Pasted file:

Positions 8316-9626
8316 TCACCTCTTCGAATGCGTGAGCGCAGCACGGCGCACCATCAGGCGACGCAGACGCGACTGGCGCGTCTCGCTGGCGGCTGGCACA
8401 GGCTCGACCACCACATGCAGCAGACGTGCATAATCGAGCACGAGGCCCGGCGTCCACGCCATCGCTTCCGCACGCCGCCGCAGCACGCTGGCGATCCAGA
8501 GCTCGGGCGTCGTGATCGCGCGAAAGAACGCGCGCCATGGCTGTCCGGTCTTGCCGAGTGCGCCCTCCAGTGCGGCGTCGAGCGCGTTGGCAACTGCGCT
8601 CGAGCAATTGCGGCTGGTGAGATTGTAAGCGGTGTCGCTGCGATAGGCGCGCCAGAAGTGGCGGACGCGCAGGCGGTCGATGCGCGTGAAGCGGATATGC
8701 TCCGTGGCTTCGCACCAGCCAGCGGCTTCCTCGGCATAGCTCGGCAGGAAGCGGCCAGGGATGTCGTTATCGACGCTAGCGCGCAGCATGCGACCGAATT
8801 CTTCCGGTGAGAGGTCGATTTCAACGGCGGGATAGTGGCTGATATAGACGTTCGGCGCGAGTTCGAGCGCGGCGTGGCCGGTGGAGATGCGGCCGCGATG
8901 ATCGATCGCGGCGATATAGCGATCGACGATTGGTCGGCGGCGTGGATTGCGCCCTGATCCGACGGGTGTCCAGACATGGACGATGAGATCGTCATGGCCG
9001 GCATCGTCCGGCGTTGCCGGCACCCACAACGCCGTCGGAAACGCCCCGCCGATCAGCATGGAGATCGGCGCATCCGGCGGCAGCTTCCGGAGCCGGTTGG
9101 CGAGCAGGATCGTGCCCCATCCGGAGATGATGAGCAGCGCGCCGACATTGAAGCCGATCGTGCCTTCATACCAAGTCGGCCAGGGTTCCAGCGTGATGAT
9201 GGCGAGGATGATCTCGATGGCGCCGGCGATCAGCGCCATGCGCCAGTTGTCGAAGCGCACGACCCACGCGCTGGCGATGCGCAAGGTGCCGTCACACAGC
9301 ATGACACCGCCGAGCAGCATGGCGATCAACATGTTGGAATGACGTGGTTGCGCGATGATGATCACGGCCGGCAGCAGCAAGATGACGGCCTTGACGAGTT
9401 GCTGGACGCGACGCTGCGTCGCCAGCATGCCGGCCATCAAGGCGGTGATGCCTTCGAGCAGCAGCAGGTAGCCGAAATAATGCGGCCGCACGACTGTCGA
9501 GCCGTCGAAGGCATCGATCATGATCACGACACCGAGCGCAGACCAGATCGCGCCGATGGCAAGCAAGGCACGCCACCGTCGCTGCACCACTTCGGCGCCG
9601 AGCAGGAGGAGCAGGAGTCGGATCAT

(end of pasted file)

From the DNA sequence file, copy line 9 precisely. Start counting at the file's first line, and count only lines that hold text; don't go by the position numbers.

9001 GCATCGTCCGGCGTTGCCGGCACCCACAACGCCGTCGGAAACGCCCCGCCGATCAGCATGGAGATCGGCGCATCCGGCGGCAGCTTCCGGAGCCGGTTGG